One of the reasons why recent superhero flicks have succeeded where BATMAN & ROBIN failed is because they played the material straight and avoided too many post-modern flashes. Now we get a new superhero adaptation that attempts to find the balance between post-modern and a straight superhero story. Diehard Green Hornet purists might find the film too juvenile, but the character seems the right one for this kind of treatment.
Britt Reid (Seth Rogen, FUNNY PEOPLE) is a party boy, living off the millions of his father James (Tom Wilkinson, MICHAEL CLAYTON), the owner and editor-in-chief of The Daily Sentinel. Their relationship isn't warm; James has always been very hard on his son. But when James suddenly dies, Britt inherits the paper. He meets his father's mechanic Kato (Jay Chou, CURSE OF THE GOLDEN FLOWER), a brilliant inventor and martial arts master. He agrees with Britt that his father was a jerk, so they go out to steal the head off James' statue and in the process thwart a mugging. This spurs Britt to decide they need to become superheroes, but make everyone believe their criminals in order to keep the bad guys guessing.
With Britt putting the new up-and-coming crime boss The Green Hornet on the front page everyday, the city's real crime boss Chudnofsky (Christoph Waltz, INGLOURIOUS BASTERDS) begins to get restless. Helping build Britt and Kato's criminal profile is Britt's new assistant Lenore Case (Cameron Diaz, THE MASK), a journalism and criminology major. But his father's top advisor at the paper, Axford (Edward James Olmos, STAND AND DELIVER), warns him that constantly kicking the nest will get you stung. When Chudnofsky doesn't think he appears scary enough, he starts going by Bloodnofsky and begins dressing in red. The Green Hornet and Kato are facing up against a guy who's a few shots short of a pint.
Rogen not only stars, but also wrote and produced the picture. Along with Evan Goldberg, he has crafted a buddy flick with an egotist trying to make his mark. He's the one with all the money so he casts himself as the hero. Kato has all the talent and skill, but Britt casts him as the sidekick, or executive associate, wherever they might be. Britt doesn't promote the difference more than when Lenore starts warming up to the former street kid from China. The film never apologizes for Britt's behavior. What a better character to poke fun at superhero vigilantes with than a jerk who plays superhero posing as a villain?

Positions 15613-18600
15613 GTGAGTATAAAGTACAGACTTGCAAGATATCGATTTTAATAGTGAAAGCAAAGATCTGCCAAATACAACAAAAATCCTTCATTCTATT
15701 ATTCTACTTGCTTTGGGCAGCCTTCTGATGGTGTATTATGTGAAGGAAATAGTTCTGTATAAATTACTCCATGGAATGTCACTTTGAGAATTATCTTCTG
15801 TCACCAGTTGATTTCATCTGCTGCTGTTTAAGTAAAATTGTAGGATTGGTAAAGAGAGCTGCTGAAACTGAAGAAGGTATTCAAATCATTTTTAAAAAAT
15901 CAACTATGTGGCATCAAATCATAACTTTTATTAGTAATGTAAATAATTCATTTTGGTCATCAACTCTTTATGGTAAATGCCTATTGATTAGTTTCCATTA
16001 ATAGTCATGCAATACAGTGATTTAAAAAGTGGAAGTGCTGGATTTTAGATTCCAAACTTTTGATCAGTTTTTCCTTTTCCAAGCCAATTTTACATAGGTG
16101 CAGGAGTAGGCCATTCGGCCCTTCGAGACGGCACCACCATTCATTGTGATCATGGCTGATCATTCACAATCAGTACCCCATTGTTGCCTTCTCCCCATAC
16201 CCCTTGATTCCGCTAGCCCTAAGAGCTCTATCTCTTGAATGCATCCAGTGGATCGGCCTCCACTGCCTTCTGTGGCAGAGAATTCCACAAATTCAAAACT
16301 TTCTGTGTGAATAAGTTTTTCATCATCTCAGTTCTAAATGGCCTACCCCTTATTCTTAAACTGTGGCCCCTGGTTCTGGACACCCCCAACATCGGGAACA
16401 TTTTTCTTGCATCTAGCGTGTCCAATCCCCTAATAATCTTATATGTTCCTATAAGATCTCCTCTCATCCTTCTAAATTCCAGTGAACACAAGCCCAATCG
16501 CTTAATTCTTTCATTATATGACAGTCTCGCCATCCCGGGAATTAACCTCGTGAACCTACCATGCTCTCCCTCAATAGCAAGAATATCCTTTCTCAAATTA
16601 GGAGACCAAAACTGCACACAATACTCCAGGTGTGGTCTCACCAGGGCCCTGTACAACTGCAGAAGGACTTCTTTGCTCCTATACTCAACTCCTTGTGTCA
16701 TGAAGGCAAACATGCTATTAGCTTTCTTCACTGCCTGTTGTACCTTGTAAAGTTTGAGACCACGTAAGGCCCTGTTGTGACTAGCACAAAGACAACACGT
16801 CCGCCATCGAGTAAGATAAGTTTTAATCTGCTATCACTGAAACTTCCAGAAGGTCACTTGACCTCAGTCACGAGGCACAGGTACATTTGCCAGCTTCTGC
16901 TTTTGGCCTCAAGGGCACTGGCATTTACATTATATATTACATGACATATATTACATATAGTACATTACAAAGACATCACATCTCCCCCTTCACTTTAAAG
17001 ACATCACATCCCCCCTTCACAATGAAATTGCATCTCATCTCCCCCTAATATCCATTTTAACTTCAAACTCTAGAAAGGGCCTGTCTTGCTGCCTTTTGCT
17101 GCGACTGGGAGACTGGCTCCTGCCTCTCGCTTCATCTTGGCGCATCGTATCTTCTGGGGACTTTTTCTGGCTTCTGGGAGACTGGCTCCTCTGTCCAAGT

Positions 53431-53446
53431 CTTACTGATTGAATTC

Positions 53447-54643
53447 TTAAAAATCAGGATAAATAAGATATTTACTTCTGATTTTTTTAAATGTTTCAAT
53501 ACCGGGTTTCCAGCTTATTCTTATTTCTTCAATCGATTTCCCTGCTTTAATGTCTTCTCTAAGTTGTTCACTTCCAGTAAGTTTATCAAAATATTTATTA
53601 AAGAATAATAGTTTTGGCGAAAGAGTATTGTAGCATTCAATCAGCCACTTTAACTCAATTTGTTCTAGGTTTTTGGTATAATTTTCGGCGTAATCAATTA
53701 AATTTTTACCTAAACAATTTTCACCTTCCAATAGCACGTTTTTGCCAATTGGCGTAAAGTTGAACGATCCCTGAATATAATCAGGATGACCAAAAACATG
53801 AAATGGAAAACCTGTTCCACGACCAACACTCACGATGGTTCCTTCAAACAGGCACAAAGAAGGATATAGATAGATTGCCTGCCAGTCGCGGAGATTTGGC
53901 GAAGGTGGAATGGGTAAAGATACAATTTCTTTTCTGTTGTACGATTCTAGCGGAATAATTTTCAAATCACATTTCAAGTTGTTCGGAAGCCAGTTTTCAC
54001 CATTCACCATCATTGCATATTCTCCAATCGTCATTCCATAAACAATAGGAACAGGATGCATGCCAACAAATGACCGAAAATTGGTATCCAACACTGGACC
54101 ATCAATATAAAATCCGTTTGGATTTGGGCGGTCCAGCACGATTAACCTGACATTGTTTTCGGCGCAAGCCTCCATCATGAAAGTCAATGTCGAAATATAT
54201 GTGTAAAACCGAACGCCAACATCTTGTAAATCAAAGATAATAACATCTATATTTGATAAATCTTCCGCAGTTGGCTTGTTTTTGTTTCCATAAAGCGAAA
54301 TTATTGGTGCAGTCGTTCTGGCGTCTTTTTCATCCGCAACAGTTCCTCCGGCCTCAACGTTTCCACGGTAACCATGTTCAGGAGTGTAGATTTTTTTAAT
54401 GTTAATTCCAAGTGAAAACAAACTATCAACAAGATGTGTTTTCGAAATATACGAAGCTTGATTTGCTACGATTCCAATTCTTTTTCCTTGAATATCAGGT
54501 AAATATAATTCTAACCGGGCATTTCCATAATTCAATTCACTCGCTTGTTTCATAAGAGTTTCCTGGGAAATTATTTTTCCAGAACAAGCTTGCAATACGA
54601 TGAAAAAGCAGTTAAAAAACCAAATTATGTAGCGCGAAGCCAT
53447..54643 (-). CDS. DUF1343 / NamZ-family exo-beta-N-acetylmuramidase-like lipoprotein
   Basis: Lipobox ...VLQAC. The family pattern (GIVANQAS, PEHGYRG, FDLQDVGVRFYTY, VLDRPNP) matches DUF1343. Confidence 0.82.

The comedy mixes satirical pokes at superhero conventions and the juvenile humor one might expect from Rogen. As a superhero spoof, the film doesn't blaze any new territory that KICK-ASS didn't with more bite. But I have to say some of the closing action sequences are so ridiculous that you have to laugh. The juvenile humor depends on your appreciation of that sort of humor. But it can't be denied that Rogen is good at delivering it.
Director Michel Gondry doesn't display his past flashes of surrealism, but then again he's not working from a Charlie Kaufman or his own script this time around. One nice directing flare comes when the city's criminals start to spread the word on the contract on the Green Hornet's head. Each time one killer tells another and they leave to tell others, the frame splits and before too long the screen is filled with dozens of frames.
The chief reason why the film works is because it doesn't forget to have compelling characters at its center. Bruce Wayne pretends to be a playboy to hide his Batman identity, but Britt Reid is a true playboy and he's about what a playboy superhero would be. He hires Kato to do all the dirty work and then takes all the credit.